facultative anaerobe. or infection of the newborn.500 500 persons become seriously ill with different warm-blooded animals and readily isolated from listeriosis each year. soil. • Salmonella survives and replicates within phagocytic cells cells. 4C-44C. • The acquisition of "Pathogenicity Islands" have expanded the repertoire of Type III secreted virulence factors available to Salmonella to possibly increase host range and immunomodulatory capacity. confusion. • A type III secretion system (SPI-1) (SPI 1) and its secreted proteins are required for cell invasion and inflammation. f muscle l aches. nervous system. an estimated 2 2. but they rarely become seriously ill. important public health problem in the United States. 6 . isolated from over 50 • In the United States States. however. a serious infection caused by eating food contaminated with the bacterium Listeria monocytogenes. h and d sometimes ti gastro- t intestinal symptoms such as nausea or diarrhea. infections during pregnancy can lead to miscarraige or stillbirth. has recently been recognized as an • Low G+C gram positive. cause both gastritis and systemic disease. If infection spreads to the • Growth temperature range is unusually broad. stiff neck. • At increased risk are: Persons with weakened immune systems and pregnant women • Healthy adults and children occasionally get infected with Listeria. or convulsions can occur. water and vegetation. • A person withith lilisteriosis t i i hash fever. • The assemble of the type III secretion system and gene expression are coordinated. Listeriosis Characteristics of Listeria monocytogenes • Listeriosis. flu-like illness. • A type III secretion system (SPI-2) and its secreted proteins are expressed within mammalian cells and are required to survive within vacuole. Listeria monocytogenes • Host range specificity is determined by adhesins and invasins which are present in mobile genetic elements. symptoms such as headache. • Unusually broad ecological niche. Summary_Salmonella • Salmonella sp. premature delivery. Of these. and dairy products. • Salmonella secretes proteins into the cytosol of host cells that modify the host cytoskeleton. 500 die. • Motile by flagella at lower temperature • Infected pregnant women may experience only a mild. loss of balance.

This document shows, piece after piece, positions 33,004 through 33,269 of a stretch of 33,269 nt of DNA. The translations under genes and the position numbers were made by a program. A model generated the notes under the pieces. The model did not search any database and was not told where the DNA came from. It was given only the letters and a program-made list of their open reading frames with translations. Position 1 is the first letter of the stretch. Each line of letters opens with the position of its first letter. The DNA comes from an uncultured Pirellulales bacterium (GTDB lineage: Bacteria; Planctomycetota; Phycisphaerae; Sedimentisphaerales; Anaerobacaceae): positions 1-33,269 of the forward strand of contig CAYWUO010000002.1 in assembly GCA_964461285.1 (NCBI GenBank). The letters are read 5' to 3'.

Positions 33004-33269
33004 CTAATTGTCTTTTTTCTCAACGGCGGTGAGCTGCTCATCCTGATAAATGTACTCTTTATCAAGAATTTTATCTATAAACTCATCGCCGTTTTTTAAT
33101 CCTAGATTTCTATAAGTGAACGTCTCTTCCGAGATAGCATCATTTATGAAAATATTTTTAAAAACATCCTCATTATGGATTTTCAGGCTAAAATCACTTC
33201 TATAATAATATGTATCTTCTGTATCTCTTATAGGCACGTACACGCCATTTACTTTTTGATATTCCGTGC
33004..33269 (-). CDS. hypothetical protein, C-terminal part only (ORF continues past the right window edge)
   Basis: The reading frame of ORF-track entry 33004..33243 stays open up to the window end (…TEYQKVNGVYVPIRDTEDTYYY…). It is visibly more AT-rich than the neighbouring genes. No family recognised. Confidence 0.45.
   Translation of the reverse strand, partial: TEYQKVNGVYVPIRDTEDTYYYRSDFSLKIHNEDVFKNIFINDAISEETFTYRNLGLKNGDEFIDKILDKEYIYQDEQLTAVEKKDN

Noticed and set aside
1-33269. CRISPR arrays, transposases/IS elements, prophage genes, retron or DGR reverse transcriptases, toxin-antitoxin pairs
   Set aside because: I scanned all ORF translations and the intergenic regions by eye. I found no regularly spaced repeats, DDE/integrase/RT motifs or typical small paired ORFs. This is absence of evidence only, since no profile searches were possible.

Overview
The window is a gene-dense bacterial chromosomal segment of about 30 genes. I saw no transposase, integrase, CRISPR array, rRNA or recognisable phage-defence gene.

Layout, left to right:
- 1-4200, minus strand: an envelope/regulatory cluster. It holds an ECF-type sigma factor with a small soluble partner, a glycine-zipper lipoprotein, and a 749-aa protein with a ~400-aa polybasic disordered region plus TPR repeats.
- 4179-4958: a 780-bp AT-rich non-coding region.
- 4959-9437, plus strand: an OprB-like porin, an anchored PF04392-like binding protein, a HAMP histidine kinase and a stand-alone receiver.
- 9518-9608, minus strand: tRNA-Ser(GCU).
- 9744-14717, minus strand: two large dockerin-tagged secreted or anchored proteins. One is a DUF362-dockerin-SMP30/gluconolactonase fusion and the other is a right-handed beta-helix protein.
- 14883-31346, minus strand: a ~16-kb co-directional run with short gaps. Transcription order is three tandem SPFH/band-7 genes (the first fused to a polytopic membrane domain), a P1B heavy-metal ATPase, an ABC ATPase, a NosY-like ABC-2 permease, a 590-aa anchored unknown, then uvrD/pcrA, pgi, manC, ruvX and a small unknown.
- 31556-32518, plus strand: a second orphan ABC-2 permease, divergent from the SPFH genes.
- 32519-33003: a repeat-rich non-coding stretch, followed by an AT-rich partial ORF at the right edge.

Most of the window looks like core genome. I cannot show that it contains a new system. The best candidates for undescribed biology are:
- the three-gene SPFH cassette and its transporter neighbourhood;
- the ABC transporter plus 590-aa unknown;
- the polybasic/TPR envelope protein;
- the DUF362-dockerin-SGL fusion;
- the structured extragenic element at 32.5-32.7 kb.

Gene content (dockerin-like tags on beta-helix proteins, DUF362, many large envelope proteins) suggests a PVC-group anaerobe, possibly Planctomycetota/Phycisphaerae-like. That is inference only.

• Coleslaw determined to be cause • Unpasteurized (raw) milk or foods made from unpasteurized milk may • Outbreak . Vegetables can become • Outbreak in Nova Scotia .Fall 2002 contain t i the th b bacterium.6% contaminated after processing. however. An 80 kDa membrane protein called internalin probably mediates invasion 7 . How does Listeria get into food? Outbreaks • Listeria monocytogenes is found in soil and water.27. The bacterium is thought to attach to epithelial cells of the GI tract by means of D-galactose residues on the bacterial surface which adhere to D-galactose receptors on the host cells. • 34 perinatal cases • Animals can carry the bacterium without appearing ill and can contaminate – 9 stillbirths foods of animal origin such as meats and dairy products. as well as in processed foods that become • Adult mortality rate . such as soft cheeses and cold cuts at the deli counter. t i • 46 ill . contamination may occur after cooking but before packaging. in certain ready-to. – 23 live births of ill infants with 27% mortality rate • The bacterium has been found in a variety of raw foods.Northeastern United States . • Resulted in largest recall due to Listeria in history . such as uncooked – 2 live births of healthy infants meats and vegetables.4 million eat foods such as hot dogs and deli meats. • Invasion – The bacteria are then taken up by induced phagocytosis. pounds of poultry and chicken products • The strain causing illness was found in processing environment using DNA strain-typing Stages of infection Stages of infection • Adherence – Listeria can attach to and enter mammalian cells cells.7 deaths & caused 3 miscarriages Listeria is killed by pasteurization and cooking.28.1981 contaminated from the soil or from manure used as fertilizer.